That was an opinion expressed by a (suspended, and soon to be ex-) Boston cop and alleged former English teacher named Justin Barrett. Barrett exercised his right to free speech by publishing a wide-distribution e-mail in which Barrett declared that if he had "been the officer he verbally assaulted like a banana-eating jungle monkey, I would have sprayed him in the face with OC [oleoresin capsicum, or pepper spray] deserving of his belligerent noncompliance."
USer cops suffer from institutional AIV Syndrome: Arrogance, Ignorance, and Violence. When in doubt, fuck the perp, so he remembers to be polite to cops in future.
Officer Justin Barrett, 36, who is assigned to heavily minority District B-3 in Mattapan, was placed on paid administrative leave pending a termination hearing. When a police supervisor confronted Barrett about the e-mail - in which Gates is called a “banana-eating jungle monkey” - he admitted to being the author, officials said.Soooooey-PIG!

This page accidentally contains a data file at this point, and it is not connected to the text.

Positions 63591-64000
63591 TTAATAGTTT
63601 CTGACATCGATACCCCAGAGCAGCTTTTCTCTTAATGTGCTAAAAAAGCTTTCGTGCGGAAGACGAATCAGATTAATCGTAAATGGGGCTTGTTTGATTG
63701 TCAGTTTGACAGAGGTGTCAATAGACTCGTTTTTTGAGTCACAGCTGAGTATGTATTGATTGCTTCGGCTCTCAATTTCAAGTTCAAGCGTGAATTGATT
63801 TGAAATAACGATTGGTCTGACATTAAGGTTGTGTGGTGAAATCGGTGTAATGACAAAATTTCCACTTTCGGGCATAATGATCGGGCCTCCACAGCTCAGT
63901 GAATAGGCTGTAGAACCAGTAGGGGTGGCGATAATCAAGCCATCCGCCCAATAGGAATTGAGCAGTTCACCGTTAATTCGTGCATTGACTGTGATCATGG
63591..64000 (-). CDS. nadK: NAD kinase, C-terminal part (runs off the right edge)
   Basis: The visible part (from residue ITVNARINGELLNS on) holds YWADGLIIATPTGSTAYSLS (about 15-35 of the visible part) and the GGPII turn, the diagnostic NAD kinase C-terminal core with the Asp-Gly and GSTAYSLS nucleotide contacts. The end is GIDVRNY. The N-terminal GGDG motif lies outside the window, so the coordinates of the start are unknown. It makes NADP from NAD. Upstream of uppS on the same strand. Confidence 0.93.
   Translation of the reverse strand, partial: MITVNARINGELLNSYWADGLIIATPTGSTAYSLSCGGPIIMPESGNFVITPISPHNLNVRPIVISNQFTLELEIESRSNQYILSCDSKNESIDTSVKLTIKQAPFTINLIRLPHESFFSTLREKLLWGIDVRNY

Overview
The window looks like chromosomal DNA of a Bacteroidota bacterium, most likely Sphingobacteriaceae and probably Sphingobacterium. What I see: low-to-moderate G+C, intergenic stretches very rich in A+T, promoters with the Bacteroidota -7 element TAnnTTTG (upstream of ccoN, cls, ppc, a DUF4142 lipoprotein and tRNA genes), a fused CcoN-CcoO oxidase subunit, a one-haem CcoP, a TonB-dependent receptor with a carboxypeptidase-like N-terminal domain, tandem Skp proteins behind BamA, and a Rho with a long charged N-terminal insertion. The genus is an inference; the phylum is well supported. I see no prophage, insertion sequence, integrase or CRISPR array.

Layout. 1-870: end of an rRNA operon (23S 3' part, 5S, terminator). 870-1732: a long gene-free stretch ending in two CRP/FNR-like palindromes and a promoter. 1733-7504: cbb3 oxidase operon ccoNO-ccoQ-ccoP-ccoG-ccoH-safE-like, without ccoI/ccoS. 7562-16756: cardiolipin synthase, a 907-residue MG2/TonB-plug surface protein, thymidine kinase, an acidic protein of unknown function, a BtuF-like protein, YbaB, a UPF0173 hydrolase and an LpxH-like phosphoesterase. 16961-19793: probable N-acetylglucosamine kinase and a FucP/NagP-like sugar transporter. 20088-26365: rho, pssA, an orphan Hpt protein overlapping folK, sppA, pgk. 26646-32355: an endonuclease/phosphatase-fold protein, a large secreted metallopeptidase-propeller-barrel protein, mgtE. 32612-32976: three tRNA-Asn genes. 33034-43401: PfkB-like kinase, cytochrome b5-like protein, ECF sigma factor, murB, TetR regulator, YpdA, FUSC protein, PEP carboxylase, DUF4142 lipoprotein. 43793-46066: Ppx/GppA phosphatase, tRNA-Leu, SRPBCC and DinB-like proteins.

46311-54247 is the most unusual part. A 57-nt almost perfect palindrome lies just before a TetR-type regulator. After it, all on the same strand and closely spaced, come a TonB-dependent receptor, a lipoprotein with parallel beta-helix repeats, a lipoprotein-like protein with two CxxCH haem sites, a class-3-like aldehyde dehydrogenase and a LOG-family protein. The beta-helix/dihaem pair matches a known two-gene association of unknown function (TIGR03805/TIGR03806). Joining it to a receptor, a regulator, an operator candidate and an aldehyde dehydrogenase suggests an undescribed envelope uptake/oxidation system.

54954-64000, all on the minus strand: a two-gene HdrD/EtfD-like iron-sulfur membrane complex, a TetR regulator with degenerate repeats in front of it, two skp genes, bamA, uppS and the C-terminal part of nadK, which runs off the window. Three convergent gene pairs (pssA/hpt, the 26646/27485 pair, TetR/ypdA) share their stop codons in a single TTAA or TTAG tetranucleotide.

Police Commissioner Edward F. Davis moved to fire Barrett after the two-year veteran, who is also a National Guardsman, allegedly dispatched the hateful e-mail to The Boston Globe and forwarded it to colleagues at the Guard.
“If I was the officer (Gates) verbally assaulted like a banana-eating jungle monkey, I would have sprayed him in the face with OC (pepper spray) deserving of his belligerent noncompliance,” the e-mail reads.
The embarrassing episode comes as a national race furor was supposed to be quelled by Obama’s peacemaking White House suds summit tonight, when Gates, 58, meets over beers with Sgt. James Crowley, 42, the Cambridge cop who arrested him July 16.
Barrett could not be reached for comment. His lawyer, Peter Marano, said on WTKK-FM that his client has a First Amendment right to express himself but regrets his “poor choice of words.”
The 703-word rant raises questions about how Barrett went undetected by a rigorous psychological screening required of Boston police recruits. Davis was trying furiously to reach Gates last night, an official said, and plans to hold a press conference today.
Gates declined to comment through his lawyer, fellow Harvard professor Charles Ogletree, who said his own reaction was one of shock. “I hope that it does not reflect on all police officers in Boston and in Cambridge, because it should not,” Ogletree said.
A Boston police official said the Guard placed Barrett on leave Saturday and then made the BPD aware of the e-mail, officials said.